4 Step : Combine similar terms. In this case, we can see that all the terms are similar, thus we have: = 16 Example : Simplify: We follow the same steps as in example to arrive at the following: = = = + 10 MULTIPLICATION OF RADICAL EXPRESSIONS Simplifying radical expressions may also entail multiplication or division of terms. We multiply radicals in the same manner as when we multiply algebraic expressions where we apply the distributive property of multiplication, but division of radicals is different. This is discussed in the article for rationalizing denominators. To illustrate multiplication of radical expressions, let us have the following examples: ( ) ( ) Example 6: Simplify 8 ( )( ) ( 8 ) ( ) = 16 or 1 Example 7: Simplify + Step 1: We use the FOIL or distributive method here to have: ( )( ) = + ( ) + 1 Step : Simplify and combine similar terms: ( + )( ) = 1 + ( ) = ( 1 ) + = 1 + TATSULOK First Year Vol. 1 No. 1a 6b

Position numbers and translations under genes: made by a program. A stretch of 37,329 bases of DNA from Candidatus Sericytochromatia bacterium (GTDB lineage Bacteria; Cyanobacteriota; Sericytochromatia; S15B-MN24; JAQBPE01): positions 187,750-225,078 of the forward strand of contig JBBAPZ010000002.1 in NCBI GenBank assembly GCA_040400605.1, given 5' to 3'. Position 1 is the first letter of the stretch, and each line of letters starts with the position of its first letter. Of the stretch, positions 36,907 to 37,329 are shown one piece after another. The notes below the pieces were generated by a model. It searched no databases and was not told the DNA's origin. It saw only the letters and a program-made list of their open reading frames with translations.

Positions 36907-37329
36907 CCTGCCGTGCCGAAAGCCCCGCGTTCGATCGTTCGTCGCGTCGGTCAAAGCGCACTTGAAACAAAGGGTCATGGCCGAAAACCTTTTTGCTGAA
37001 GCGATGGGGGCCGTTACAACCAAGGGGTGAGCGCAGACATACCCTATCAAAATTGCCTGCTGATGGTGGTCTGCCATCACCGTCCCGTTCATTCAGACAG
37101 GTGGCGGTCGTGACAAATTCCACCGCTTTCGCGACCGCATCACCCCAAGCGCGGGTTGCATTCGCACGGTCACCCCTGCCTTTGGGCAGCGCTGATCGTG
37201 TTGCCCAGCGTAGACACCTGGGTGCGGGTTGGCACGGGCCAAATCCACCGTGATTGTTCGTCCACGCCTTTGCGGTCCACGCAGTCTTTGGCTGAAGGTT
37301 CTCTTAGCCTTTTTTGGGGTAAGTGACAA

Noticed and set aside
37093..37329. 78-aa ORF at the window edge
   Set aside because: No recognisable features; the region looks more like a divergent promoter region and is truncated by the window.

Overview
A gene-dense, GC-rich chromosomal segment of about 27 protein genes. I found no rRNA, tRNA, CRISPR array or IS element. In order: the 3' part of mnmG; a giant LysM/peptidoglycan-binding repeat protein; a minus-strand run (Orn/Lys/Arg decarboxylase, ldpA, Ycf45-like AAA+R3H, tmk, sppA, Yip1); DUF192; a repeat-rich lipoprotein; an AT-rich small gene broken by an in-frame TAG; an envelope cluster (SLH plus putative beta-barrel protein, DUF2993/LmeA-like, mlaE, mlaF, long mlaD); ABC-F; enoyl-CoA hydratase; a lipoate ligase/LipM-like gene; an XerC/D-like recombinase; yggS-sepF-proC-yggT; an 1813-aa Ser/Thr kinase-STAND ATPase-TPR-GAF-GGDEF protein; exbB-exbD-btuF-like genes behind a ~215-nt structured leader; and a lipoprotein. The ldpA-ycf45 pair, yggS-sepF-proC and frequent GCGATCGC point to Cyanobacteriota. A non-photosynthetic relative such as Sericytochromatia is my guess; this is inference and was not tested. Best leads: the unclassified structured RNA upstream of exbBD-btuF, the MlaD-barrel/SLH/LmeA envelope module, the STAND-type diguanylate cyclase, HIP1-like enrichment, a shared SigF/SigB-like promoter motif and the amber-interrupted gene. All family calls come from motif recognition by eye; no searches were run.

5 WORKSHEET In Math, we know that a radical has something to do with roots. But did you know that in the English language, the term radical has multiple meanings? Discover one of its meanings by simplifying the radical expressions in each box below. When you are through, write the letter of the expression that corresponds to each simple term under each line and then you ll have it! x 1 x 6 x 1 (This meaning also refers to a person who takes militant action in the service of a party or doctrine.) A C S 16x 8 7 E 100 D + T ( + )( ) I F V 6 x O ( ) G 18x x W ( 1 ) U 00 H x 16x X ( + ) ANSWER: ACTIVIST TATSULOK First Year Vol. 1 No. 1a 6b